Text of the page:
It's the nation's No. 1 killer and the most common type of heart disease in adults, but few people take coronary artery disease seriously until they're walloped with symptoms.
"The problem is, sometimes the wake-up call is the last call you have," said Dr. Michael Matilsky, a cardiologist and assistant professor of clinical medicine at Stony Brook University.
The coronary arteries are tubes that carry oxygen-rich blood to the heart. Coronary artery disease occurs when fat, cholesterol and other substances form a sticky plaque that gloms onto the walls of the arteries. Over time, those tubes stiffen, narrow and can become completely blocked.
Without a sufficient flow of blood to the heart, people with coronary artery disease often experience squeezing pain or pressure in the chest, called angina.
Angina typically lasts for a few minutes and may cause tightness in the chest, shortness of breath or indigestion. The pain may radiate through the arm, neck, back, jaw or stomach.
Some people, though, have no symptoms. Because of this, they may not be diagnosed until they have a heart attack, heart failure or an irregular heartbeat.
Though men and women alike can develop this type of heart disease, men are at greater risk. So are people with a family history of heart disease. It's also more common as people age.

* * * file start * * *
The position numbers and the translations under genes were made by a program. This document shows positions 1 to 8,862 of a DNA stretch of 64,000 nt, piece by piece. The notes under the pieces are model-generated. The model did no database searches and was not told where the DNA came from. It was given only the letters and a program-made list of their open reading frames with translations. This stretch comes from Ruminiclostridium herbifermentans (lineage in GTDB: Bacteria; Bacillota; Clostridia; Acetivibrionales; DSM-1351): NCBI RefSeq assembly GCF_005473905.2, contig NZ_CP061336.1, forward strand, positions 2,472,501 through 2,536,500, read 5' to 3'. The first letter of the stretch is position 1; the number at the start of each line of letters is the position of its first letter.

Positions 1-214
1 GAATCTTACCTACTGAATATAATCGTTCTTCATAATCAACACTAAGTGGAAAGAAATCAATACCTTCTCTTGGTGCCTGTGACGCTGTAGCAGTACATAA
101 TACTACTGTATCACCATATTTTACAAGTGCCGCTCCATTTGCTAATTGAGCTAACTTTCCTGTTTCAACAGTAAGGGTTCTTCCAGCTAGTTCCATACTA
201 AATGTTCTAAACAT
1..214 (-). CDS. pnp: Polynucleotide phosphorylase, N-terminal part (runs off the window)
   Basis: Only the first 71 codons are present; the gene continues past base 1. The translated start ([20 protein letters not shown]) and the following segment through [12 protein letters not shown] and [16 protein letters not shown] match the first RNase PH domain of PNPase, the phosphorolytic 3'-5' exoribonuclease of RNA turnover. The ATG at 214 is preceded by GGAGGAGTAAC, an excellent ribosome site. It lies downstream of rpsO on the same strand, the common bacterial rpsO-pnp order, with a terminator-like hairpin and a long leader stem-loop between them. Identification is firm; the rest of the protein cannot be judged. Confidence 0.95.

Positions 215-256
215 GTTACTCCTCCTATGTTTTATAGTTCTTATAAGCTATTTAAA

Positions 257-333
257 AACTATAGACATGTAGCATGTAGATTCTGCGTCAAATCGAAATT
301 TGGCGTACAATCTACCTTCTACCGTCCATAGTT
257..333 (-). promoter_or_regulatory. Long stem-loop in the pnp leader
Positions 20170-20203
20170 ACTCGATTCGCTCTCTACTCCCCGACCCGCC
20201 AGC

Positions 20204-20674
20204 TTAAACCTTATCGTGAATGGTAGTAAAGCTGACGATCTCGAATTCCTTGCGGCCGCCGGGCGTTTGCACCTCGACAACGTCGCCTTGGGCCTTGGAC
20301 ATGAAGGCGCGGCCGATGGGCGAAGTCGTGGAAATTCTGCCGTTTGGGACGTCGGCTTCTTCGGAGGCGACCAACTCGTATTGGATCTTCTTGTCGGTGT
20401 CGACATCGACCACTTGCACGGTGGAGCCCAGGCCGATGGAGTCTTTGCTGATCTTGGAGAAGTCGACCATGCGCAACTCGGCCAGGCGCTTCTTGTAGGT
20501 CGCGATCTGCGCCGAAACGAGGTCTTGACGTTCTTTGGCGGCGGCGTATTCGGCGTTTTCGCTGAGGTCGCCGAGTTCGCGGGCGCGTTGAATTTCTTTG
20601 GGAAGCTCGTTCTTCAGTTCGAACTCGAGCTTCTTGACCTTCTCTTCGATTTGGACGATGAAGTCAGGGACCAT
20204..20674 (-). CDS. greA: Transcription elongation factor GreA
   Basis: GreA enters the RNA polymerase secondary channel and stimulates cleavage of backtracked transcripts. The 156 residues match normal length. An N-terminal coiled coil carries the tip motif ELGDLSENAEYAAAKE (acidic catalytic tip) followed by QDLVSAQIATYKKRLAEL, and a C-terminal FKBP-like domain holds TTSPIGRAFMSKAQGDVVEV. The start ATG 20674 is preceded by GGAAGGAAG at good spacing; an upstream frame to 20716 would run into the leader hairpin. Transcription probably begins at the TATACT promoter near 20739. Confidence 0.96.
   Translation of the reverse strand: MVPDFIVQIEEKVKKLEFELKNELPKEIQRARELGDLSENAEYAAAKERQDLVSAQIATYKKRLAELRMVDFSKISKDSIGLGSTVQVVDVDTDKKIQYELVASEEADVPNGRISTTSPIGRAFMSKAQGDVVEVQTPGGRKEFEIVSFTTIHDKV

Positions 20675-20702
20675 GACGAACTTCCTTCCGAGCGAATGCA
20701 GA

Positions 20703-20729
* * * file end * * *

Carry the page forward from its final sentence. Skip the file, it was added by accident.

Little can be done to alter those risk factors. But there are several other variables that people can do something about.
Smoking is a biggie. The risk of developing heart disease is two to four times greater among smokers than nonsmokers, according to the American Heart Association. Other risk factors include high cholesterol, high blood pressure, physical inactivity, being overweight, insulin resistance (which means the body cannot use insulin properly) and uncontrolled diabetes.
Cholesterol-lowering statin drugs are widely recommended for people with heart disease and those at risk for the disease.
"The evidence is overwhelming in multiple scientific studies that statins prevent heart attack and death in patients with documented coronary disease," said Dr. George Petrossian, director of interventional cardiovascular procedures at St. Francis Hospital in Roslyn.
Other treatments, including angioplasty to clear blocked arteries or antiplatelet medication to prevent blood clots, are increasingly being tailored to individuals based on a whole host of factors, Petrossian explained.
There's also a move to intervene early, before symptoms occur. A simple blood test can check for levels of "high-sensitivity C-reactive protein," a substance linked to heart disease risk, Matilsky said.
The Long Island scene
The region boasts a number of outstanding cardiac-care programs for people who need urgent care as well as those seeking to prevent future heart problems.
Need to bone up on heart-healthy nutrition? The DeMatteis Center for Cardiac Research & Education in Greenvale, a St. Francis affiliate, offers an array of classes aimed at modifying risk factors.
A new low-dose CT scanner at Stony Brook University Medical Center enables physicians to diagnose heart disease without exposing people to high amounts of radiation.